Miller, a first-round pick in the 2009 First-Year Player Draft, made a one-inning relief appearance in the NLDS but then wasn't needed again. It's a tiresome subject for Cards manager Mike Matheny, who navigated his way through a rare too-much-pitching dilemma.
"We've been through it 1,000 times," Matheny said. "We have to go with who we think will be the best for us on any particular day. We went into that Series trying to give ourselves the best chance, and we had a lot of guys throwing the ball well. We put [Miller] into a situation where he could come in as a long reliever, and fortunately, we didn't need it. It got to the point where he hadn't been used in a while, but that was meaning our team was doing pretty well."
Miller has the ability to dominate with two pitches -- his fastball (93.5 mph average last year, with a high of 98) and a curveball. He threw his fastball 73 percent of the time, and a fastball or a curve 92 percent of the time. But here's some bad news for the NL: Miller's cutter is becoming an effective third pitch and could soon be a weapon. He used it to strike out Bogaerts.
"I kind of had it last year a little bit, but I think it's further along now than it was last year," Miller said. "I'm still kind of trying to feel the exact right feel for it. That one was kind of how we want the results to be."
Miller's curveball was also good in his 35-pitch outing Wednesday. He says he feels better about his offspeed pitches now than he did last spring -- another bad sign for the NL.
Miller's primary goal for 2014 is to work more innings. He says 200 innings is a reasonable goal, but says he'd like to throw even more.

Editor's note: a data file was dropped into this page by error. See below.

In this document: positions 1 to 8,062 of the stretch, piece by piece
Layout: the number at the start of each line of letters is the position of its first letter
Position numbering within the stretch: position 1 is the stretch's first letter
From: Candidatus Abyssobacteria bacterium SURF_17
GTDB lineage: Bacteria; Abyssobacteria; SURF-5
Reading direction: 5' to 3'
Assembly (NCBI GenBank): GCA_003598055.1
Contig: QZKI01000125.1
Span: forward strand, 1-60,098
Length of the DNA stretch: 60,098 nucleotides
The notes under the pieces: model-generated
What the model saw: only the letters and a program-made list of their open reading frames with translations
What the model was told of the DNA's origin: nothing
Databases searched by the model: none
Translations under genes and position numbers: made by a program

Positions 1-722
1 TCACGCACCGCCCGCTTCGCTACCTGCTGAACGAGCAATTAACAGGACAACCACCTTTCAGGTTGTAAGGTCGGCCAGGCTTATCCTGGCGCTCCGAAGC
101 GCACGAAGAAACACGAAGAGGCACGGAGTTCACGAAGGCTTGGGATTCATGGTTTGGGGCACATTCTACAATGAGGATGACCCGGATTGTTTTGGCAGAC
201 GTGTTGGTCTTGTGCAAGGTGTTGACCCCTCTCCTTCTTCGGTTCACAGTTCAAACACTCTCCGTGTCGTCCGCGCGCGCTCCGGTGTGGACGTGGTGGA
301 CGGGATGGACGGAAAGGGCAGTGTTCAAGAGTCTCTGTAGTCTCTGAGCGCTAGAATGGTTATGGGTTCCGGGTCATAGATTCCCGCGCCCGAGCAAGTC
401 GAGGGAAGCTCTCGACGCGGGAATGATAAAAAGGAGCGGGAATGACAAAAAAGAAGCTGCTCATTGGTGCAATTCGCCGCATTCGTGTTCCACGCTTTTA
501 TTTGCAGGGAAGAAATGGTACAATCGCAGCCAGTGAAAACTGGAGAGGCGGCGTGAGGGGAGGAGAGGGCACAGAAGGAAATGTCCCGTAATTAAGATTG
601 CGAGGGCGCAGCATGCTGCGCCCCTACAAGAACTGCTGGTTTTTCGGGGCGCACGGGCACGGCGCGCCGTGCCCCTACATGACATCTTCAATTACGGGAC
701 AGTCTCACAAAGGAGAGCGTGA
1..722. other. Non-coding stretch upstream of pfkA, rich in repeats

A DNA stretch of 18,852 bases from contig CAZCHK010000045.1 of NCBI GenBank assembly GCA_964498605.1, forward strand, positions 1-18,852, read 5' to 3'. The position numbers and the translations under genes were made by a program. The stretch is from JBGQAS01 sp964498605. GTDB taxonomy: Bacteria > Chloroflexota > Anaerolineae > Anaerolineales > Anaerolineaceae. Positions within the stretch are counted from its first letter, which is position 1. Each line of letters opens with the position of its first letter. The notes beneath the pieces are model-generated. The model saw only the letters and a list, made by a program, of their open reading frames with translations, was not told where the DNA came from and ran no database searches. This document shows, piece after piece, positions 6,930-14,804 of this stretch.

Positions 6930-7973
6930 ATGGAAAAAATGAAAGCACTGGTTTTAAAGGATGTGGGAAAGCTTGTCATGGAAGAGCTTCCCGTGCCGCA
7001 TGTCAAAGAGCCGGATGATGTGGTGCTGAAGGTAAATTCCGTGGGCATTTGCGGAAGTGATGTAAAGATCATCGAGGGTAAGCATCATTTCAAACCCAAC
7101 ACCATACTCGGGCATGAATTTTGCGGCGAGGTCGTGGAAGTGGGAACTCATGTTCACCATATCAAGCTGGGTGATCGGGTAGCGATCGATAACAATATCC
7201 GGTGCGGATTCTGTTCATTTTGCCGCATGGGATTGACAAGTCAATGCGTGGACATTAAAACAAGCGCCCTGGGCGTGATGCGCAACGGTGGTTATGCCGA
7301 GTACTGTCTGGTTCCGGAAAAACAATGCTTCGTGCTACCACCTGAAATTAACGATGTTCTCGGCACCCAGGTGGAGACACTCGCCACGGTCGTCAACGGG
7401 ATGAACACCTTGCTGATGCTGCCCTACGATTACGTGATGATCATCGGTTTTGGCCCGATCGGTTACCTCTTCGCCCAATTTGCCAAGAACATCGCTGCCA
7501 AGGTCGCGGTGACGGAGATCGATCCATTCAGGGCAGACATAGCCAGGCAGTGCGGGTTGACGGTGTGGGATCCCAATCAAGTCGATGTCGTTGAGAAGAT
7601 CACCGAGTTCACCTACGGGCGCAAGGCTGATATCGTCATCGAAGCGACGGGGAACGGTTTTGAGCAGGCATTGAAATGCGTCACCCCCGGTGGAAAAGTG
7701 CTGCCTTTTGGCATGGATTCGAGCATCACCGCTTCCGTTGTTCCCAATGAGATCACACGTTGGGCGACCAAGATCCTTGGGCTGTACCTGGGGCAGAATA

"Last year, there'd be times I'd be through five innings [at] 95 pitches, sometimes 100, and I'd get pulled out of the game," Miller said. "As a starting pitcher, depending on how it is, that's not really what you expect. I [don't] want to be the guy who goes out there and throws five innings every time."
What Miller wants is to become like Wainwright, with a better fastball. But please understand those are my words, not his. No Cardinals pitcher would infringe on Wainwright's turf. He's earned too much respect in the clubhouse.
"Who I try to be like is Waino," Miller said. "You see him, if he's not going to throw a complete game, he's going to go seven or eight, rarely does he go six or five innings. Luckily we have somebody on our staff who we try to take after, follow in his footsteps. I learn something from him almost every single day."
Even with left-hander Jaime Garcia continuing to battle shoulder problems, the Cards currently have one more starting pitcher than they need. Miller insists he doesn't feel sure about even having a spot in the rotation, but most feel that it will be the electrifying Carlos Martinez or Kelly squeezed out of the rotation if all six stay healthy for the season-opening trip to Cincinnati and Pittsburgh.
"Nothing's guaranteed here," Miller said.
Too much pitching? That can be inconvenient for pitchers, as Miller found out, but it's a formula to success for a franchise.
Phil Rogers is a columnist for MLB.com. This story was not subject to the approval of Major League Baseball or its clubs.